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Author Topic: mechanical gain device  (Read 10978 times)

webby2

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Re: mechanical gain device
« Reply #30 on: November 02, 2018, 09:00:47 am »
Doing some preliminary testing of the main input control system.

It is not as efficient as I would like but it is within what I was expecting,, I can always hope for ideal but I except what things are,,

I am still waiting on a few parts to show, I ordered some slippery tape to use between a few parts that slide on each other, I thought that using the tape would be cleaner than using lubricant and easier to change things out if needed.  I am also waiting on a flange that will solidly lock the main shaft to the main input control system.

I will start up on the ancillary parts next week and when those are done I will be able to test the whole system.

So far all the testing I have done is what is expected and they are in line with what my simulations predicted.

webby2

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Re: mechanical gain device
« Reply #31 on: November 06, 2018, 10:29:19 pm »
I found out a few interesting things today,,

A razor blade knife\ utility knife,, blade, has a center tang that is 3mm wide,, a very handy thing if you are making grooves to fit a 3mm wide bearing!

Too much exposure to the vapors from Super Glue will make you feel like crap,, flu like symptoms,, not happy about that.

I got carried away and rebuilt, a few times even,, an internal part of the main system, it is now smaller and lighter and is all held together by bearings running in grooves, I am still using 7 bearings for the whole system but now they are running in grooves,, once all cleaned up and washered it will be very nice.  I made a small change to it to reduce some sliding friction and the tests showed a good change so I thought that if I removed all such things I would only be left with the gear mesh as a large frictional loss.

I have to grind down washers so that they become bearing spacers,, not the best way but it works.

webby2

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Re: mechanical gain device
« Reply #32 on: November 09, 2018, 02:20:58 pm »
Still playing with the main system,, I broke a few parts a few times and so thought that it would be prudent to make sure the system can run for a few hours at a time before moving forward.

So far things are going fairly close to what the sim was predicting, and if the main system follows those predictions then I see no reason that the full system should not also follow what the sims are showing.

I change how I was using some bearings, well I have them secured by bolts and some of those bearings pass over each other,, with the first designed usage I had all sorts of head room and did not think about the clearance,, but it turns out that when you lock the bearings down and close those clearances the bolt heads can collide,, and that breaks things after a while of hitting,,, my bad on missing that.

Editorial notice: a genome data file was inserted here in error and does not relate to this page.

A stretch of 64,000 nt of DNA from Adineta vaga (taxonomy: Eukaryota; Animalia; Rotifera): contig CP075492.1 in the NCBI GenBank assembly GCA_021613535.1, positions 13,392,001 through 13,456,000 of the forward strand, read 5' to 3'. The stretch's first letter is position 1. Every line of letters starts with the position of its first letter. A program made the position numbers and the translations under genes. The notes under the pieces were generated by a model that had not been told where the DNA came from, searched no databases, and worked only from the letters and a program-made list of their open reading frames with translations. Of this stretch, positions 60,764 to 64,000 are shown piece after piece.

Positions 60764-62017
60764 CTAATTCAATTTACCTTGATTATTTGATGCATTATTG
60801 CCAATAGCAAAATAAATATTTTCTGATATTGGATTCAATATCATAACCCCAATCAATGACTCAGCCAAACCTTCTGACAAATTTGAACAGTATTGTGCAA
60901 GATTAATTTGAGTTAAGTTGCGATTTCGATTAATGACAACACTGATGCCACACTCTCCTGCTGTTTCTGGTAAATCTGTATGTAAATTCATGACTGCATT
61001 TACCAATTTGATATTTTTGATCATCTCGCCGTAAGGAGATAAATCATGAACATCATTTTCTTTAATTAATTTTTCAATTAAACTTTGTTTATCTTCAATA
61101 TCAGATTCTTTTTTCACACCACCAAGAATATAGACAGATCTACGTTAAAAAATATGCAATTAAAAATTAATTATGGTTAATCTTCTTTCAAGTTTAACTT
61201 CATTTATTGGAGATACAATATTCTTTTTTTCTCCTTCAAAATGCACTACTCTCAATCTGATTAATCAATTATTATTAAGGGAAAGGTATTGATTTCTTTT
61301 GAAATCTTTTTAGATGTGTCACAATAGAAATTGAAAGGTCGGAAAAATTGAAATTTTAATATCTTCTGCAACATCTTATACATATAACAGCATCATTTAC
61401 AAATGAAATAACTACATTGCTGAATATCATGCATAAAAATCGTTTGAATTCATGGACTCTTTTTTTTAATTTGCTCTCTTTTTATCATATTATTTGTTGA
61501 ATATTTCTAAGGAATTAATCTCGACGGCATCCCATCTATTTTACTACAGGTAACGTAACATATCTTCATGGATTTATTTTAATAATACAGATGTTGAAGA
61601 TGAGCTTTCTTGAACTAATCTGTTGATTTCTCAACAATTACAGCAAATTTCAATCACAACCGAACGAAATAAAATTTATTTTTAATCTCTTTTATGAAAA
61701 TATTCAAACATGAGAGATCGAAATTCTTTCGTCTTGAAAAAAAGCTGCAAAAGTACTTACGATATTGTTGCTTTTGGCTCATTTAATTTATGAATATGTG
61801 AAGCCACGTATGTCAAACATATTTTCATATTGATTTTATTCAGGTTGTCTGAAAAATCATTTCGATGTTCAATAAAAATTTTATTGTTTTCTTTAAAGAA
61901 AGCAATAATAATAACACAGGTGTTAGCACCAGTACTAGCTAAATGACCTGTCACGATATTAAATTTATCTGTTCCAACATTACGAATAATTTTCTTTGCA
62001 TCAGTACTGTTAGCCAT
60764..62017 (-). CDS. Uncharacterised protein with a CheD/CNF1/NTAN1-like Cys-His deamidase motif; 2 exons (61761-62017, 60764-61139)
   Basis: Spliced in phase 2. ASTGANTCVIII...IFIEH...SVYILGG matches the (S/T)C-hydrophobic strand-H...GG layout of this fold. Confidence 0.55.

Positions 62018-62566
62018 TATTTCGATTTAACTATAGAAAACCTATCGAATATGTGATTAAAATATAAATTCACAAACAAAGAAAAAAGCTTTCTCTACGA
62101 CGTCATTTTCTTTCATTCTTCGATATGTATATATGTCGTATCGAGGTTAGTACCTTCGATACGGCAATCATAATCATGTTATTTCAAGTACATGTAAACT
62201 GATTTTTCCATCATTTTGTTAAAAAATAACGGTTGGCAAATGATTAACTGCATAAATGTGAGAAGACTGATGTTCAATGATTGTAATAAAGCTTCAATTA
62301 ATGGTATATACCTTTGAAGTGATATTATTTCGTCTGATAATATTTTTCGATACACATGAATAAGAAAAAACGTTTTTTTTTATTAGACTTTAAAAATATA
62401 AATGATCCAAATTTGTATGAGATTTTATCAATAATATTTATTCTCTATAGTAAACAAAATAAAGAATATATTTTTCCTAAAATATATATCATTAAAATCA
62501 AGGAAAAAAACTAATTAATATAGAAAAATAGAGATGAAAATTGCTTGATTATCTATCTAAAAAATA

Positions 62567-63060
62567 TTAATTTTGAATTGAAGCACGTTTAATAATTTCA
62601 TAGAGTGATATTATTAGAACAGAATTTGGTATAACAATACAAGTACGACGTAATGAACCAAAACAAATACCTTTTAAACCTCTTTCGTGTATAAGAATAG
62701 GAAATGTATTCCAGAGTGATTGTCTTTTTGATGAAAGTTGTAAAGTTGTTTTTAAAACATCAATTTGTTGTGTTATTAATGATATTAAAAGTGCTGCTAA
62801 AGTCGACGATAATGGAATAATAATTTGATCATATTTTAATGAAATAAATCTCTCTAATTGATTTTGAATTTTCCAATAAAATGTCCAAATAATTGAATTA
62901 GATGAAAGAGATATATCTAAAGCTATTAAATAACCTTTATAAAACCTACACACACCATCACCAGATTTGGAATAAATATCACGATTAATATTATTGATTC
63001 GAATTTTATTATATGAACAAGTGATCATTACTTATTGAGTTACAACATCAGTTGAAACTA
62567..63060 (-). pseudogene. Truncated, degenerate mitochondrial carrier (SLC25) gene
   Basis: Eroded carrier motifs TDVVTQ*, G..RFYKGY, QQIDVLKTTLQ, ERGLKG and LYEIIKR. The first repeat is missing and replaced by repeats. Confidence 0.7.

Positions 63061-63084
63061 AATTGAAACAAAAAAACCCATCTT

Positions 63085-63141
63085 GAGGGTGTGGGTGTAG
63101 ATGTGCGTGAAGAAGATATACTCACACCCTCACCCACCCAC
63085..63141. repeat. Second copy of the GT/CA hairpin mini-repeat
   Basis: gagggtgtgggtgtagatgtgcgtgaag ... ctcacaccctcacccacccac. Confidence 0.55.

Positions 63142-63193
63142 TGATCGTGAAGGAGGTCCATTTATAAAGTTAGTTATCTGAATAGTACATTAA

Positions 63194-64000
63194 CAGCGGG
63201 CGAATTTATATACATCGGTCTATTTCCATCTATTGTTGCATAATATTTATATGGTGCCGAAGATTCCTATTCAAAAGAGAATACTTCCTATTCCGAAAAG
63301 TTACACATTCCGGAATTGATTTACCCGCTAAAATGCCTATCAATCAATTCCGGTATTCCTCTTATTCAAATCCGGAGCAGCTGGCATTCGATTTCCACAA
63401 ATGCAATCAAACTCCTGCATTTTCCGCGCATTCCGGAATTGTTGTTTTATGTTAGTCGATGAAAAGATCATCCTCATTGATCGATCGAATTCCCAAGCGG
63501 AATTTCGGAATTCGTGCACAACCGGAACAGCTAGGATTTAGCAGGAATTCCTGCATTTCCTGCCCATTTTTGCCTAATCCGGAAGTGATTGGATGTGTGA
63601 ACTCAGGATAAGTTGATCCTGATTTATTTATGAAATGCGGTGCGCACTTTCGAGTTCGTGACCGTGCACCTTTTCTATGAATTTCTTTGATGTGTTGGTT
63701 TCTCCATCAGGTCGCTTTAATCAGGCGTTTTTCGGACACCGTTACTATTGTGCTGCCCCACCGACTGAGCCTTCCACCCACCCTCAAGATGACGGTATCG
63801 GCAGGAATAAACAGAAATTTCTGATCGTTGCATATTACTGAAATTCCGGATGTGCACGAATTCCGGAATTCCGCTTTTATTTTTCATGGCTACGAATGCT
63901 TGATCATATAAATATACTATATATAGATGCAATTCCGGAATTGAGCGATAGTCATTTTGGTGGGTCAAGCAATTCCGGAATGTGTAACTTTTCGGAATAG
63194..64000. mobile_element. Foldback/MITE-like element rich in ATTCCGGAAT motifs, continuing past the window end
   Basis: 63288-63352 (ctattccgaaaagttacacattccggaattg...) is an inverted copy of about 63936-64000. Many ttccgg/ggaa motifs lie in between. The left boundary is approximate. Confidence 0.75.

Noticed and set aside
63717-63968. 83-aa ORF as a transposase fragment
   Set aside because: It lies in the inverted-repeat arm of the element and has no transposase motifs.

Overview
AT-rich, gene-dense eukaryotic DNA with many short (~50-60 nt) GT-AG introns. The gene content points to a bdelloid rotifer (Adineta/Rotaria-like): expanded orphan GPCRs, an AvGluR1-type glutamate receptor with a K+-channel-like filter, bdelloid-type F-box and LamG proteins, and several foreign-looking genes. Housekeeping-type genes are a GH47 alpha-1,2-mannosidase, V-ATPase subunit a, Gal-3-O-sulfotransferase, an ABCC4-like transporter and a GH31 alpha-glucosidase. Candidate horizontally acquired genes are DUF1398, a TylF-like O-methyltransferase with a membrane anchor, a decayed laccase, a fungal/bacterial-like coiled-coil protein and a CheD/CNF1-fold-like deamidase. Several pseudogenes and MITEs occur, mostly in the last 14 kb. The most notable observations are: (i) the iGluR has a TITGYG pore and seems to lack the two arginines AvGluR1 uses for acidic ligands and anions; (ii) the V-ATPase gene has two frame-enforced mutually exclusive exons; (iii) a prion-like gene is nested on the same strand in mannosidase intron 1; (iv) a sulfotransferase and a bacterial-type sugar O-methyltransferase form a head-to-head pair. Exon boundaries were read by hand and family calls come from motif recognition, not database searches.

webby2

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Re: mechanical gain device
« Reply #33 on: November 14, 2018, 03:55:06 pm »
I need to stop with the time estimates,,

So I found a flaw with the build design, that is it allows for movement in the wrong plane.  If the levers were moving in the horizontal plane what I get after a lot of run time is an oscillation in the vertical plane,, this comes from the stupid fact that I used a single single row bearing for the pivot of the arms,,  I have changed this and am re-printing the whole thing due to the increase in sizes of all the parts.

webby2

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Re: mechanical gain device
« Reply #34 on: November 30, 2018, 11:23:22 pm »
I ordered some parts, for the system and for my lathe.  I broke the belt for my lathe and I need it to cut the cir-clip grooves in the pivot shafts.

I had to modify my printer a little bit so I could print a part 4mm bigger than what my printer would do,, the bed was to small.  I got that done and am trying to clean up the large part and get it within a reasonable tolerance.

It is taking longer to get parts from overseas, whereas they used to be a stocking item they seem to be more of an on demand thing,, more time waiting.

I have most of the other parts printed and cleaned up, one small print flaw to fix, a small warp in one of the parts, if I can not fix it nicely I will just re-print it again.
I also made a final decision on my ancillary parts, that is how they are going to be setup and what I decided will take a lot of fiddling around,, lots of small parts that need to be arrange within a bigger part and then a few bigger parts assembled into the final part, I need to make 2 of those.

webby2

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Re: mechanical gain device
« Reply #35 on: January 24, 2019, 11:38:57 am »
I gave myself permission to get sidetracked over the December-January time period, that and I ordered some wrong parts.

What was fun with the sidetrack is in what was not the same as my main build, looking at things a little different so I can have a more positive feeling about what it is I am doing.